A few days ago, I had the opportunity to attend a theatre evening which was organised by friends at Pink Ribbon, Karachi Chapter, in aid of the Pink Ribbon Breast Cancer hospital in Lahore. The committee worked relentlessly to organise this 5th fundraising event which was attended by luminaries and prominent personalities of the city. In solidarity with the theme of the evening, most women were adorned in pink – a symbol of good health. Numerous women entrepreneurs donated generously towards the cause. It’s good to know that the entire proceeds of the evening will go to the Pink Ribbon Breast Cancer Hospital.
Pink Ribbon Campaign focuses on spreading awareness and establishing Pakistan’s first dedicated Breast Cancer hospital. Construction of the hospital is well under way. 60 per cent of the building is complete. OPD is operational with Doctors and Breast Ultrasound machine. 3D Mammogram facility will be operational by Dec 2022. The highlight of the evening was an Urdu play, ‘Aurat Art’, adapted and directed by Sameena Nazir. The honourable guests enjoyed the crispy and witty dialogues of this one-hour long play and there were no signs of boredom on anyone’s face. The theme of the play was friendship. The play revolves around three friends – Samar, Sanober and Arsalan. Samar is a connoisseur of modern art whereas Sanober is an Urdu lecturer and Arsalan has a small shop in Bolton Market, Karachi. Arsalan is also into reading books and appreciates art. Samar is from a well off family and likes to buy expensive paintings. The play starts with a scene where Samar proudly shows an expensive painting to her best friend Sanober. She considers it a master piece whereas Sanober detests the painting instantly. The two friends argue endlessly over the painting. Samar thinks that Sanober is jealous of her whereas Sanober has her own reasons of disliking the painting. It’s hard for Sanober to digest the fact that her best friend has wasted a huge amount on a futile painting. Then enters Arsalan in the picture who plays the role of a mediator, most of the time, between two friends. Their fight becomes ugly and bitter but towards the end of the play they realise that their friendship is above the material things and they have to accept each other with their shortcomings.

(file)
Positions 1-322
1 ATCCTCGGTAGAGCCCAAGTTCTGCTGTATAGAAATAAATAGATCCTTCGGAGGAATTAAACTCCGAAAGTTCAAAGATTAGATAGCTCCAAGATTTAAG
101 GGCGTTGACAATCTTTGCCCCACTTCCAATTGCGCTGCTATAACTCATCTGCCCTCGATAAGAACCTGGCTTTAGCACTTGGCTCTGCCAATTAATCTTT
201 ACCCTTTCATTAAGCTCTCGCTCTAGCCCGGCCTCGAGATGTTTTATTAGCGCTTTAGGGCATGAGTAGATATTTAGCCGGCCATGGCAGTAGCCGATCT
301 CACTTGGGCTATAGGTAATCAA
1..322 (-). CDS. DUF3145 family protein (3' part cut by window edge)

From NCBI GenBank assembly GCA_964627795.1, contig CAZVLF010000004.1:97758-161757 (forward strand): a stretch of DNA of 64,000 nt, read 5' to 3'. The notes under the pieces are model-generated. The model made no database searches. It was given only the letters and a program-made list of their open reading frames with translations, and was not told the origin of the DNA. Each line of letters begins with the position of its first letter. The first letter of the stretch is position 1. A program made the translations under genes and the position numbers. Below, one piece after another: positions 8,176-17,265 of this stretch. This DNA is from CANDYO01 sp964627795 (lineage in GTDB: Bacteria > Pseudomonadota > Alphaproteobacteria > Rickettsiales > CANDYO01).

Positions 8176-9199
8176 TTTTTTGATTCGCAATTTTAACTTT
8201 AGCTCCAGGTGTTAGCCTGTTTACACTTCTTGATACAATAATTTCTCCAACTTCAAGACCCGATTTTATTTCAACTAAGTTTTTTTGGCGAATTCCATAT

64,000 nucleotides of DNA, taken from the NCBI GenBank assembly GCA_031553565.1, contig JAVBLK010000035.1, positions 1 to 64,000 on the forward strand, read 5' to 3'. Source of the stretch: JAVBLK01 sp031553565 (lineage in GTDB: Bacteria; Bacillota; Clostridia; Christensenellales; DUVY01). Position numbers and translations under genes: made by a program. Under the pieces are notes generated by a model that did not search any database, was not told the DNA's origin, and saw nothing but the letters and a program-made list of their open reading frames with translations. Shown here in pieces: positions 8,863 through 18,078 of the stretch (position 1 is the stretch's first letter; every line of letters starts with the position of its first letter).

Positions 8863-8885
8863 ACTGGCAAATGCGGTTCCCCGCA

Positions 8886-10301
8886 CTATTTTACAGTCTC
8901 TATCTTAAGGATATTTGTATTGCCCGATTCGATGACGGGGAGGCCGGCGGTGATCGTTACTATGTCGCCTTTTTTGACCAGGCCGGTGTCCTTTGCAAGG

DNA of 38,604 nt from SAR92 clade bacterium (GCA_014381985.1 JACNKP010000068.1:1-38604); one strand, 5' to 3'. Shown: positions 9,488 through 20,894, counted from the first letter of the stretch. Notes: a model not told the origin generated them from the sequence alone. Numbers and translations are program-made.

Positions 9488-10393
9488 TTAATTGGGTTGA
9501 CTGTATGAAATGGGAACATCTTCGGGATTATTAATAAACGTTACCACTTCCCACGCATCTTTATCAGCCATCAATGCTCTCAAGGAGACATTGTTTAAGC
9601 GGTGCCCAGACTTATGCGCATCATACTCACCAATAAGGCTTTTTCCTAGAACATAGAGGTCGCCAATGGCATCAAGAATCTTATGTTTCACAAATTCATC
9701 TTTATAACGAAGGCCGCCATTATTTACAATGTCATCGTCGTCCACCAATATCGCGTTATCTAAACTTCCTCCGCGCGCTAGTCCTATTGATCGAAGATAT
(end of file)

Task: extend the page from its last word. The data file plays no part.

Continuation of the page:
According to Sameena Nazir, the play is not a satire. “It’s a light-hearted play which brings you back to your good hormones. It’s a happy play. You can relate to the characters in the play,” elucidates Sameena who also teaches theatre and script writing at Arts Council, Karachi.
When asked what advice she wants to give to aspiring writers she says, “If one wants to become a writer, one has to read a lot. So read if you want to write.”
The play ended on a positive note and so did the evening!